Jet2 flight attendant is arrested twice in 24 hours for drug-driving

Jet2 flight attendant is arrested twice in 24 hours for drug-driving

The same police patrolman who twice caught an air hostess driving under the influence of drugs in a 24-hour period was able to get her out of court with a £369 fine.

After being stopped in her Vauxhall Corsa, 20-year-old Isabelle Peck, who had been sniffing cocaine, tested almost 10 times the legal limit for the drug’s active ingredient Benzoylecgonine (BZE).

Peck picked up her car the next day despite police cautions that the narcotics would persist in her system. She was stopped again as she attempted to drive home by the same officer and tested 16 times the BZE limit.

It’s believed that she stayed at a police station for a total of two nights.

Peck, a Jet2 employee from Northwich, Cheshire, accepted two counts of driving while intoxicated with a controlled substance before Chester Magistrates Court but said she hadn’t used any more cocaine since being arrested.

The second measurement was greater because BZE was present in her blood at larger concentrations when the cocaine left her system.

According to medical professionals, cocaine or its metabolites may persist for up to two days following consumption in a blood or saliva test.

Additionally, it may be detected for up to three days in a urine test and for months or even years in a hair test.

Six months in prison is the maximum penalty for driving under the influence.

Peck was charged with driving on Manchester Road in Lostock on April 27 when his blood contained 486 milligrams of benzoylecgonine (BZE).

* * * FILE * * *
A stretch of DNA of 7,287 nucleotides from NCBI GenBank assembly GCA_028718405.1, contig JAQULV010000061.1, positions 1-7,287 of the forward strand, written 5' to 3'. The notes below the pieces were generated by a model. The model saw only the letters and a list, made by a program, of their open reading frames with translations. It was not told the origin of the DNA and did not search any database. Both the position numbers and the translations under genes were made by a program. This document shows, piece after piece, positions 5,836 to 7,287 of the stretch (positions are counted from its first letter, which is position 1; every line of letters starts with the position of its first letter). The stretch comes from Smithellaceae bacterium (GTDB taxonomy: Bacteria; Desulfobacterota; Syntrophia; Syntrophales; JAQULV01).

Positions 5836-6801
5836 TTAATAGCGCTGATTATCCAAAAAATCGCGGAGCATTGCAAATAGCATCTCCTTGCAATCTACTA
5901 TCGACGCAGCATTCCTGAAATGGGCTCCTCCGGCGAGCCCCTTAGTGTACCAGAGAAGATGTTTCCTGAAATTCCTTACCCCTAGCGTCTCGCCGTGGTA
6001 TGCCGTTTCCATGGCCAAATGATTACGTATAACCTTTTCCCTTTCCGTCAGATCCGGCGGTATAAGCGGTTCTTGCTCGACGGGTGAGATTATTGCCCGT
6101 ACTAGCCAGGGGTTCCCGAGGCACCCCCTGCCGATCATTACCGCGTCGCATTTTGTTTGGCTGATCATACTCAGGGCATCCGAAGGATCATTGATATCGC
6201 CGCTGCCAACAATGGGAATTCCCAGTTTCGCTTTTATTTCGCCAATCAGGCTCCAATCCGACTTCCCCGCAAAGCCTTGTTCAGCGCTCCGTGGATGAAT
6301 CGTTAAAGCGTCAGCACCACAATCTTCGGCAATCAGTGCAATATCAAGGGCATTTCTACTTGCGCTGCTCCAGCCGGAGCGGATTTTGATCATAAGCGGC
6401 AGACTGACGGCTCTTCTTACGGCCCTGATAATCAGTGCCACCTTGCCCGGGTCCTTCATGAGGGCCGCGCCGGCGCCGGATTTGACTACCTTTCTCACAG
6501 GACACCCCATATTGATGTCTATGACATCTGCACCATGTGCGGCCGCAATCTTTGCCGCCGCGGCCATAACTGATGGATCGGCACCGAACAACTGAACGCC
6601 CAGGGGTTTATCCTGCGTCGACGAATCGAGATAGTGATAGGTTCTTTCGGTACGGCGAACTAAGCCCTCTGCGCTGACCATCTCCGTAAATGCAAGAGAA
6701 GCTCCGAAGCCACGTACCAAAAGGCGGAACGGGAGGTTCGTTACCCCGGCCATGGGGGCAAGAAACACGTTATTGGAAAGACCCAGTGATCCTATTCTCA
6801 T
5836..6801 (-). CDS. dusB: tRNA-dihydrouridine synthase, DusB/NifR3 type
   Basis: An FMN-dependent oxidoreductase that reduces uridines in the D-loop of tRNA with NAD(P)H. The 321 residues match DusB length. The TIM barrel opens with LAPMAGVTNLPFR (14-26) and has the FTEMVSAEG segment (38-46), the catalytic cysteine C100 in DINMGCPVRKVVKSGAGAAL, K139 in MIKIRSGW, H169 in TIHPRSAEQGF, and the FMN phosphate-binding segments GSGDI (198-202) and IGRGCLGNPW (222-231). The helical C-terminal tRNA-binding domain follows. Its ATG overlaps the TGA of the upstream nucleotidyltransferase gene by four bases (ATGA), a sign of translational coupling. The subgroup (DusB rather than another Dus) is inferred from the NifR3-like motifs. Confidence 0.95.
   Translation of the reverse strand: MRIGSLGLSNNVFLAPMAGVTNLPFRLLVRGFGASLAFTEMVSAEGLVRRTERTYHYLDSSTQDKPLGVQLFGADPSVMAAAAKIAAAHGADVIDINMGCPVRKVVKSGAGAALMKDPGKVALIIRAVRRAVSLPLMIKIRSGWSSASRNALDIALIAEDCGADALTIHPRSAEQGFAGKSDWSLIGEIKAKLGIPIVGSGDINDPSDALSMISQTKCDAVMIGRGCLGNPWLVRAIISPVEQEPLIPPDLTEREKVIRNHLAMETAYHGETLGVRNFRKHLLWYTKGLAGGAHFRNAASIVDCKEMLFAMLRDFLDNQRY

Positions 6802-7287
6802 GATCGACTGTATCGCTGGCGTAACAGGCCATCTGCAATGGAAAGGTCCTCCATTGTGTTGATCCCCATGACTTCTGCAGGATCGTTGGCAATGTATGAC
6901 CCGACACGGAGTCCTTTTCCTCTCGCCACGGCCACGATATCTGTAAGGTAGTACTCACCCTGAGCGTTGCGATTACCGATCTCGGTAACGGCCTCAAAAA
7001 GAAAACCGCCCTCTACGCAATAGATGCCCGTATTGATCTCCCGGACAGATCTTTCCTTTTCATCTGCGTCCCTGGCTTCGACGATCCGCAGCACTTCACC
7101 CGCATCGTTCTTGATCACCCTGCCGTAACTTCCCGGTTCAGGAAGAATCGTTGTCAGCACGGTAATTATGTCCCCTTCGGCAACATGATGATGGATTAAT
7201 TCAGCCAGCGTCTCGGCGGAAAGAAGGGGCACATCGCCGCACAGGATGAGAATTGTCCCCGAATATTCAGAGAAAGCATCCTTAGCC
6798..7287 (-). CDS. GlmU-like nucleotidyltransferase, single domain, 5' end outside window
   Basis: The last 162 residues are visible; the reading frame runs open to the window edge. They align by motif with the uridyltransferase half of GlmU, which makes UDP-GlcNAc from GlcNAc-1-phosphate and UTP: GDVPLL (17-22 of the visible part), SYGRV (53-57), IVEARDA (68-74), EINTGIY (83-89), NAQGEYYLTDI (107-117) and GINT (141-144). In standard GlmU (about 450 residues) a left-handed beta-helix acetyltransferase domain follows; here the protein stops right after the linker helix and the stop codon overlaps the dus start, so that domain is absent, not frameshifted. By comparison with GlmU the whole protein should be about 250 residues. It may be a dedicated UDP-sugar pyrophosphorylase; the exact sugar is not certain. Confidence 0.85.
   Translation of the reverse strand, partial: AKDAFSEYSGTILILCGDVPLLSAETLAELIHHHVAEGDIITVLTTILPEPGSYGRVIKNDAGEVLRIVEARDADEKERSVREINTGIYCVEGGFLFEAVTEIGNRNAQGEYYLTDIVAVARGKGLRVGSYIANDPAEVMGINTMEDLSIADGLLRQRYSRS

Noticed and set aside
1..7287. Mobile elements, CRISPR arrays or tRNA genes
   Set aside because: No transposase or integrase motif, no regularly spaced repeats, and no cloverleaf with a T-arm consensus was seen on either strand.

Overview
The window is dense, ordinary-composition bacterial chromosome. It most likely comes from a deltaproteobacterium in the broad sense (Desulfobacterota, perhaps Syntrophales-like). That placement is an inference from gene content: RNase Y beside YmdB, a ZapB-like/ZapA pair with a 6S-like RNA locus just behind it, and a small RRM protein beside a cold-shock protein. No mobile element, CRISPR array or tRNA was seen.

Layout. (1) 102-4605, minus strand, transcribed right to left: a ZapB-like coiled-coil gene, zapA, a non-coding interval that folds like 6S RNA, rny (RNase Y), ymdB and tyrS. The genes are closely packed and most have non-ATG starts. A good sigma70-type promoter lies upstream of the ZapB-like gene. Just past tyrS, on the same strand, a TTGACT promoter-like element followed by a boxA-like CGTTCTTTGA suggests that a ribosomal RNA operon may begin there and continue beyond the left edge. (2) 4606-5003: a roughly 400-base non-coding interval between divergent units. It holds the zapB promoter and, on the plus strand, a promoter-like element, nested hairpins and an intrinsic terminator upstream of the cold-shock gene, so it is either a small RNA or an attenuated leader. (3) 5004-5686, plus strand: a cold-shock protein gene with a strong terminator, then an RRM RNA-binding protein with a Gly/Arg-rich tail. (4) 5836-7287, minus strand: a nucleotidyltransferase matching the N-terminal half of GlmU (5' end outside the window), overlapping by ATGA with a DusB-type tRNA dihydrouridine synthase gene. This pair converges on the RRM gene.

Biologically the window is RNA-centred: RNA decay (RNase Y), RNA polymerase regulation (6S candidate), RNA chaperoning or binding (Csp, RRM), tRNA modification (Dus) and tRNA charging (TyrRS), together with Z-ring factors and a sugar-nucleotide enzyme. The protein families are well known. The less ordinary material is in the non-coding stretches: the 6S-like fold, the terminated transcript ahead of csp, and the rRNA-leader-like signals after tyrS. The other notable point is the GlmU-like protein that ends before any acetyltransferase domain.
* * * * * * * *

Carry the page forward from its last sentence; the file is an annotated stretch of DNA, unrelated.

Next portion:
According to the second, she had 800 mcg/l of the same substance in her blood on April 28 when she was operating a vehicle on the A556 in Lostock.

After using 50mg of cocaine, driving is permitted.

The defendant was driving a silver Vauxhall Corsa when the police ordered it to halt, according to Georgia Leyland, the prosecutor.

“A roadside drug wipe was performed and was successful.” She was brought into prison and gave a blood sample for examination.

The required limit was exceeded by 486 micrograms of BZE per litre of blood, according to toxicology findings.

The second offense really happened at 7.30 p.m. the next day. The defendant was really seen driving her automobile by the same officer.

The police had advised the defendant to wait longer before getting behind the wheel again the day before due to the narcotics still being in her system.

She didn’t do that, however. She tested positive again during a roadside drug wipe, and she was again brought into custody so that a blood sample could be collected. This measurement for BZE was 800 micrograms, which is over the permitted limit.

Miss Peck has a history of high conduct and has never been convicted of anything.

Peck’s attorney, John Farnan, stated: “The defendant informs me that she agrees that at the time of the first crime, she had used cocaine extremely seldom and recreationally.”

She is well aware that she should have waited longer and asked someone else to pick up her vehicle when she went to pick it up.

She didn’t use cocaine in the meantime. It was still active in her body. While she was driving it back, the cop pulled her stop.

Peck would face the “extra penalty” of having to repeat her driving test when the disqualification was over, according to Mr. Farnan, since she had only passed it in the previous two years.

Since the time of the offense, she has worked as cabin crew for Jet 2, according to Mr. Farnan. They do regular drug tests, and she has not used cocaine while working there.

She hasn’t used cocaine because she has had frequent drug tests,

The legal counsel explained to the judges that benzoylecgonine is a byproduct of the breakdown of cocaine. “Rather than as a result of cocaine usage, it is why the BZE has climbed,” he stated.

If you agree to it, you cannot impose a different punishment for the second offense. Both violations will result in disqualification.

Before restoring Peck’s driving license, the legal counsel said that the DVLA can also want evidence that she is not a drug dependent person.

The judges also mandated that she pay £157 in costs and a victim surcharge, emphasizing that she was not being penalized for the second offense. She was also prohibited from driving for at least a year.

Chairman Andrew Merrill said, “We have heard everything that has been mentioned and taken it on board.”

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